Flooding is a chronic problem for livestock farmers in the Snoqualmie Valley. As rising water has worsened over the last few years, a King County program that protects cattle during floods is also rising in popularity.
K-T Cattle beef cows spend their entire lives on the same farm, but their home is about to move closer to the Snoqualmie River.
"In order to move the operation up here in order to scale it, the whole thing goes under water. We have to be able to get them out of the water," explained owner Jim Haack. "It looks like a lake with the tops of the trees sticking out."
Like most livestock farmers in the Snoqualmie Valley, flooding is an annual challenge. It's why his new elevated barn sitting atop a "farm pad" will literally save lives. It will also help feed lives, keeping beef local year round but also dry.
"A flood can be devastating for livestock. They get hypothermia and they'll drown," Haack said. "They get confused, and they don't know where to go. You'd think they'd swim for high ground, but a lot of times they do exactly the opposite."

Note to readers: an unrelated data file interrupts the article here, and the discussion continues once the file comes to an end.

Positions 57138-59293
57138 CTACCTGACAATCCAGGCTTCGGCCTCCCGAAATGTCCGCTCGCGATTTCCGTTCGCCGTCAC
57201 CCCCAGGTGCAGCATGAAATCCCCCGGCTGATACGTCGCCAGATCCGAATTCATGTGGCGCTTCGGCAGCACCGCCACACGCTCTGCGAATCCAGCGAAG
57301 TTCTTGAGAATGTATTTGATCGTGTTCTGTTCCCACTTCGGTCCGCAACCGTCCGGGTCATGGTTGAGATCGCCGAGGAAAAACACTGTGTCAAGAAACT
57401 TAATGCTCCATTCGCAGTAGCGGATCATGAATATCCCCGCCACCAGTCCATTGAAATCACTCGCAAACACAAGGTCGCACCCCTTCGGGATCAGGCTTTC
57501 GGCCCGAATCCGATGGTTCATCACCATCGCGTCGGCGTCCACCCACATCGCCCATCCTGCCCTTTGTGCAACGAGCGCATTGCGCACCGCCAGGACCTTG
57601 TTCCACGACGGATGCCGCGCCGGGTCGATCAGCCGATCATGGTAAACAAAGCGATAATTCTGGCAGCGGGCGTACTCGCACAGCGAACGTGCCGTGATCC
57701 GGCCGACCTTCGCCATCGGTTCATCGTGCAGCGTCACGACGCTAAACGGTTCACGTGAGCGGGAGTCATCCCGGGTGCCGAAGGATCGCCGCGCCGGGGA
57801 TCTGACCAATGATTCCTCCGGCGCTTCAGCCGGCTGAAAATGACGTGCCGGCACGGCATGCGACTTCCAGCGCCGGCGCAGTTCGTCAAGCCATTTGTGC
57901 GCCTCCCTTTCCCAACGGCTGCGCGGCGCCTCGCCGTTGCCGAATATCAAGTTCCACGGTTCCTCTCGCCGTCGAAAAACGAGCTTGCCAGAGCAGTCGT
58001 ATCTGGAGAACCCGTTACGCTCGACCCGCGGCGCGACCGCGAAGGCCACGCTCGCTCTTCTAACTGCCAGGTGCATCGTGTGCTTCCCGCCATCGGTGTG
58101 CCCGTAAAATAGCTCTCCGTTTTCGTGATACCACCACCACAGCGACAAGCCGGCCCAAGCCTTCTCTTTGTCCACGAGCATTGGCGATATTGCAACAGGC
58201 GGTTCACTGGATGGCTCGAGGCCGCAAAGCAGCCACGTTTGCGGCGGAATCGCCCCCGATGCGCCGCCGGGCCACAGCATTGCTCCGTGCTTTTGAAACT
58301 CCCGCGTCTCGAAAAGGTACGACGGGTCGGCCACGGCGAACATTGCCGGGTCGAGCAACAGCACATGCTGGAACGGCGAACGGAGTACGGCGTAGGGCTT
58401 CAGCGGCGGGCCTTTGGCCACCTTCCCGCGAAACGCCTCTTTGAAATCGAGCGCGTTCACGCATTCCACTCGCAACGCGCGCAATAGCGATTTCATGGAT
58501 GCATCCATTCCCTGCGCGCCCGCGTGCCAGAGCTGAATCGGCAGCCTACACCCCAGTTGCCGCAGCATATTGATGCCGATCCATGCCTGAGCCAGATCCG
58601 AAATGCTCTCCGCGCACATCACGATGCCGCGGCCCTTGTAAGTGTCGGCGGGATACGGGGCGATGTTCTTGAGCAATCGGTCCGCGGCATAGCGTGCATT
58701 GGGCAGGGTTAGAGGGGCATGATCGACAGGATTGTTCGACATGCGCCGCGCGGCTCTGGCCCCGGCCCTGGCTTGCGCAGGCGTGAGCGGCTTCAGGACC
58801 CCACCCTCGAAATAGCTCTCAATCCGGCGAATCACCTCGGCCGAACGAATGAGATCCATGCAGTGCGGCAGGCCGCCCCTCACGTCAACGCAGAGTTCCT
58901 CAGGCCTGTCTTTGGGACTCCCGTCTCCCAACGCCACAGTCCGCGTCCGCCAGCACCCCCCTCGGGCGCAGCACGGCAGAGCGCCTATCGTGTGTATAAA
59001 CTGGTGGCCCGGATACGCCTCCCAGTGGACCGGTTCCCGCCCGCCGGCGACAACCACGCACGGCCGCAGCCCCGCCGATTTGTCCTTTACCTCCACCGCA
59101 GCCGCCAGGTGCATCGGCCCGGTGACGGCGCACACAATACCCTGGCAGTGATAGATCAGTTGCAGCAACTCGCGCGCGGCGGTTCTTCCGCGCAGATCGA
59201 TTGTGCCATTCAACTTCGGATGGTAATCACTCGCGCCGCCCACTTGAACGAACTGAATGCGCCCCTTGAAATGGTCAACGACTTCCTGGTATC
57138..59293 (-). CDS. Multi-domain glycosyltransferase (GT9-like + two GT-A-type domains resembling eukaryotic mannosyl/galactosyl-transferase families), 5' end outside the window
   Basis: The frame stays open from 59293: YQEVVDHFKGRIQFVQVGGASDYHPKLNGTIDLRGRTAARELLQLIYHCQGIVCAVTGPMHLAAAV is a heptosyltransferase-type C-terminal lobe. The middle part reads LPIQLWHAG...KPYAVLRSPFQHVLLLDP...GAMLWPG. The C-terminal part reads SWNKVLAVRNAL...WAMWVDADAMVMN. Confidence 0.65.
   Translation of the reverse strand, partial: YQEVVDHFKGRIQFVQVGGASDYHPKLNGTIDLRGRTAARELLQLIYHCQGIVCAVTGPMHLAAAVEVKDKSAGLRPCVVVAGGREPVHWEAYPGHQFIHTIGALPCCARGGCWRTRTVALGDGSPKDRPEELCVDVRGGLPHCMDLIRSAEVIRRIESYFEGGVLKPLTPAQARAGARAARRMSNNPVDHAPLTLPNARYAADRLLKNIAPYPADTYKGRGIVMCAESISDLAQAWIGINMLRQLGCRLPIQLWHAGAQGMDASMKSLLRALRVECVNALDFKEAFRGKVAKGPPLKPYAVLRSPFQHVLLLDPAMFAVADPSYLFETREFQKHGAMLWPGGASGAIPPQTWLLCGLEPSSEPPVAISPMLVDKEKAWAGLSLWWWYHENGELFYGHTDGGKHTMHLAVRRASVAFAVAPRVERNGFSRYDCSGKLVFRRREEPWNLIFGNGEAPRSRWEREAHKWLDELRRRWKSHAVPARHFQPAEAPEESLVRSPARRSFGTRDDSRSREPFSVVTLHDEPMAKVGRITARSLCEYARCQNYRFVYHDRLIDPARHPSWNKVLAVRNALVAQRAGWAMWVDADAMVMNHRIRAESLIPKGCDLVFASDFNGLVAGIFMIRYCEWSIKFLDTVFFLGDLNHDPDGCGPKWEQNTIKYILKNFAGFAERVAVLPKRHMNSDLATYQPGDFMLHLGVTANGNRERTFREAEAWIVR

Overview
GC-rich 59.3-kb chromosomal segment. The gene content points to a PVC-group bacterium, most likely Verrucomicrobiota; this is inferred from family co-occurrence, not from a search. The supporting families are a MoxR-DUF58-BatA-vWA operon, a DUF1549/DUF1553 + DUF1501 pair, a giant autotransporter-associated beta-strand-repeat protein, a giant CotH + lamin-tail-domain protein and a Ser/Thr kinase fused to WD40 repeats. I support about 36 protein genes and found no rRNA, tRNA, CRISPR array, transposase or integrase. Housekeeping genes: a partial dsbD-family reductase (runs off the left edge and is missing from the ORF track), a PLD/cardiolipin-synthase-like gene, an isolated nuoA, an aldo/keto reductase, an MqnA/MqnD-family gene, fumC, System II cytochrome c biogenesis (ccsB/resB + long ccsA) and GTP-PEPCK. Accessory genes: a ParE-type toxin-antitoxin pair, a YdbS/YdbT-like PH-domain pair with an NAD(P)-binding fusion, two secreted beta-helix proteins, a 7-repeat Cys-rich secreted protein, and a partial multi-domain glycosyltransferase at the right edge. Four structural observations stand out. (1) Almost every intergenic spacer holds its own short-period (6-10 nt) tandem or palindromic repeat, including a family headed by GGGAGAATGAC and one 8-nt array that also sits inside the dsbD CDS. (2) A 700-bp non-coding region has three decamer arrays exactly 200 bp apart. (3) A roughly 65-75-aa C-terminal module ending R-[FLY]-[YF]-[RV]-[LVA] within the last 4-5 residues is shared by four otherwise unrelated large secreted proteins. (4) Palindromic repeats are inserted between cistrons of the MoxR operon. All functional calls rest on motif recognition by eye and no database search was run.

The King County farm pad program helps farmers secure funding and engineering work. Since the program started in 2008, 30 farm pads have risen in the Snoqualmie Valley. According to the program's website, it gives "technical assistance for flood modeling; engineering and design assistance; logistical support for construction of farm pads, such as facilitating the movement of material from our capital project sites in the vicinity to the farm pad site; and assess alternative means of mitigating flood risks without placing fill material in the floodplain."
Haack has a 2-year waiting list for his beef. His cows may not know they're in such high demand, but they do know they prefer walking over swimming.
"What the pad and the barns give us (is) the ability to do is manage them on the pad all year long," Haack said.
The deadline to apply for King County's farm pad program is March 17.